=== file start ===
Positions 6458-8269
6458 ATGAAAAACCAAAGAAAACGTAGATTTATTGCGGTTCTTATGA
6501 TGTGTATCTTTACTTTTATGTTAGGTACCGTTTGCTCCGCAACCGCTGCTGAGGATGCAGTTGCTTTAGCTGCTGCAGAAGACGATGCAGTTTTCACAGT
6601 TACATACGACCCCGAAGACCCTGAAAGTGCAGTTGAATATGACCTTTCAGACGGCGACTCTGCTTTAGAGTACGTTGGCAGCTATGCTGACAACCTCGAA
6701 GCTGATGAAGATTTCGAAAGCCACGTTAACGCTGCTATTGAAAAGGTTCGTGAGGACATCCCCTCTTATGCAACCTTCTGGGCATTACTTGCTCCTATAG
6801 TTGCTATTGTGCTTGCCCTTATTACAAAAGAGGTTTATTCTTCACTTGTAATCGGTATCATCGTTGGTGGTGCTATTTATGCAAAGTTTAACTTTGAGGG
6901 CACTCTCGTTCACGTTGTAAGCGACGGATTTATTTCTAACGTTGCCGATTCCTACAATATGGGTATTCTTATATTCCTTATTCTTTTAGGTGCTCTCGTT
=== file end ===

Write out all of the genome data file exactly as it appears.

Positions 6458-8269
6458 ATGAAAAACCAAAGAAAACGTAGATTTATTGCGGTTCTTATGA
6501 TGTGTATCTTTACTTTTATGTTAGGTACCGTTTGCTCCGCAACCGCTGCTGAGGATGCAGTTGCTTTAGCTGCTGCAGAAGACGATGCAGTTTTCACAGT
6601 TACATACGACCCCGAAGACCCTGAAAGTGCAGTTGAATATGACCTTTCAGACGGCGACTCTGCTTTAGAGTACGTTGGCAGCTATGCTGACAACCTCGAA
6701 GCTGATGAAGATTTCGAAAGCCACGTTAACGCTGCTATTGAAAAGGTTCGTGAGGACATCCCCTCTTATGCAACCTTCTGGGCATTACTTGCTCCTATAG
6801 TTGCTATTGTGCTTGCCCTTATTACAAAAGAGGTTTATTCTTCACTTGTAATCGGTATCATCGTTGGTGGTGCTATTTATGCAAAGTTTAACTTTGAGGG
6901 CACTCTCGTTCACGTTGTAAGCGACGGATTTATTTCTAACGTTGCCGATTCCTACAATATGGGTATTCTTATATTCCTTATTCTTTTAGGTGCTCTCGTT